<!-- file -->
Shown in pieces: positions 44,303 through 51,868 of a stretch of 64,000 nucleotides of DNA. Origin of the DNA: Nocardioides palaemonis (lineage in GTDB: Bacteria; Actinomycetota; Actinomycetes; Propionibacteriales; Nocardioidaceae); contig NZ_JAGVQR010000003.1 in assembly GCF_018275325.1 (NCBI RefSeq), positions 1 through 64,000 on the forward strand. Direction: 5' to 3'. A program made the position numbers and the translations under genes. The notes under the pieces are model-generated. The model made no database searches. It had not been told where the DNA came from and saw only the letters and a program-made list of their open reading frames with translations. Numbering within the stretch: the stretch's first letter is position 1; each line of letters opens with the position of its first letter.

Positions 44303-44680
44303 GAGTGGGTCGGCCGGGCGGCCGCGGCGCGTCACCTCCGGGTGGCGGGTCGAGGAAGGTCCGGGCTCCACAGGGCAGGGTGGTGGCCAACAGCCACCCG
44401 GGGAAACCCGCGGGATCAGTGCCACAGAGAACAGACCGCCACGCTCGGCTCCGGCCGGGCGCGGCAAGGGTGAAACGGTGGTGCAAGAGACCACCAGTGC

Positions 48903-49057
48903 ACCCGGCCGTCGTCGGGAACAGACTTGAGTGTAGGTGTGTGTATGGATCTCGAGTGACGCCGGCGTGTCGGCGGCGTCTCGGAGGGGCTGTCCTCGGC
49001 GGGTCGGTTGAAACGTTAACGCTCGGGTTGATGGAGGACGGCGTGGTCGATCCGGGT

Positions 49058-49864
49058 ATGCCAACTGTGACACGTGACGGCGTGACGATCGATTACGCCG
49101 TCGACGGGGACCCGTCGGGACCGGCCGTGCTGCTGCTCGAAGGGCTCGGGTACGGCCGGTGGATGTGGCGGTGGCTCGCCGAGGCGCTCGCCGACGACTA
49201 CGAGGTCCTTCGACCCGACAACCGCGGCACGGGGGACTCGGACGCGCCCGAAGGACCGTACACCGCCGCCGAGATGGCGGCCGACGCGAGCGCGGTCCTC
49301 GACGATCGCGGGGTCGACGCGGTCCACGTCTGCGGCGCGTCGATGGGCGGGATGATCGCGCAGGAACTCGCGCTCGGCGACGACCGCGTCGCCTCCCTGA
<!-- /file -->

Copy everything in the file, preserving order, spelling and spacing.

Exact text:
Shown in pieces: positions 44,303 through 51,868 of a stretch of 64,000 nucleotides of DNA. Origin of the DNA: Nocardioides palaemonis (lineage in GTDB: Bacteria; Actinomycetota; Actinomycetes; Propionibacteriales; Nocardioidaceae); contig NZ_JAGVQR010000003.1 in assembly GCF_018275325.1 (NCBI RefSeq), positions 1 through 64,000 on the forward strand. Direction: 5' to 3'. A program made the position numbers and the translations under genes. The notes under the pieces are model-generated. The model made no database searches. It had not been told where the DNA came from and saw only the letters and a program-made list of their open reading frames with translations. Numbering within the stretch: the stretch's first letter is position 1; each line of letters opens with the position of its first letter.

Positions 44303-44680
44303 GAGTGGGTCGGCCGGGCGGCCGCGGCGCGTCACCTCCGGGTGGCGGGTCGAGGAAGGTCCGGGCTCCACAGGGCAGGGTGGTGGCCAACAGCCACCCG
44401 GGGAAACCCGCGGGATCAGTGCCACAGAGAACAGACCGCCACGCTCGGCTCCGGCCGGGCGCGGCAAGGGTGAAACGGTGGTGCAAGAGACCACCAGTGC

Positions 48903-49057
48903 ACCCGGCCGTCGTCGGGAACAGACTTGAGTGTAGGTGTGTGTATGGATCTCGAGTGACGCCGGCGTGTCGGCGGCGTCTCGGAGGGGCTGTCCTCGGC
49001 GGGTCGGTTGAAACGTTAACGCTCGGGTTGATGGAGGACGGCGTGGTCGATCCGGGT

Positions 49058-49864
49058 ATGCCAACTGTGACACGTGACGGCGTGACGATCGATTACGCCG
49101 TCGACGGGGACCCGTCGGGACCGGCCGTGCTGCTGCTCGAAGGGCTCGGGTACGGCCGGTGGATGTGGCGGTGGCTCGCCGAGGCGCTCGCCGACGACTA
49201 CGAGGTCCTTCGACCCGACAACCGCGGCACGGGGGACTCGGACGCGCCCGAAGGACCGTACACCGCCGCCGAGATGGCGGCCGACGCGAGCGCGGTCCTC
49301 GACGATCGCGGGGTCGACGCGGTCCACGTCTGCGGCGCGTCGATGGGCGGGATGATCGCGCAGGAACTCGCGCTCGGCGACGACCGCGTCGCCTCCCTGA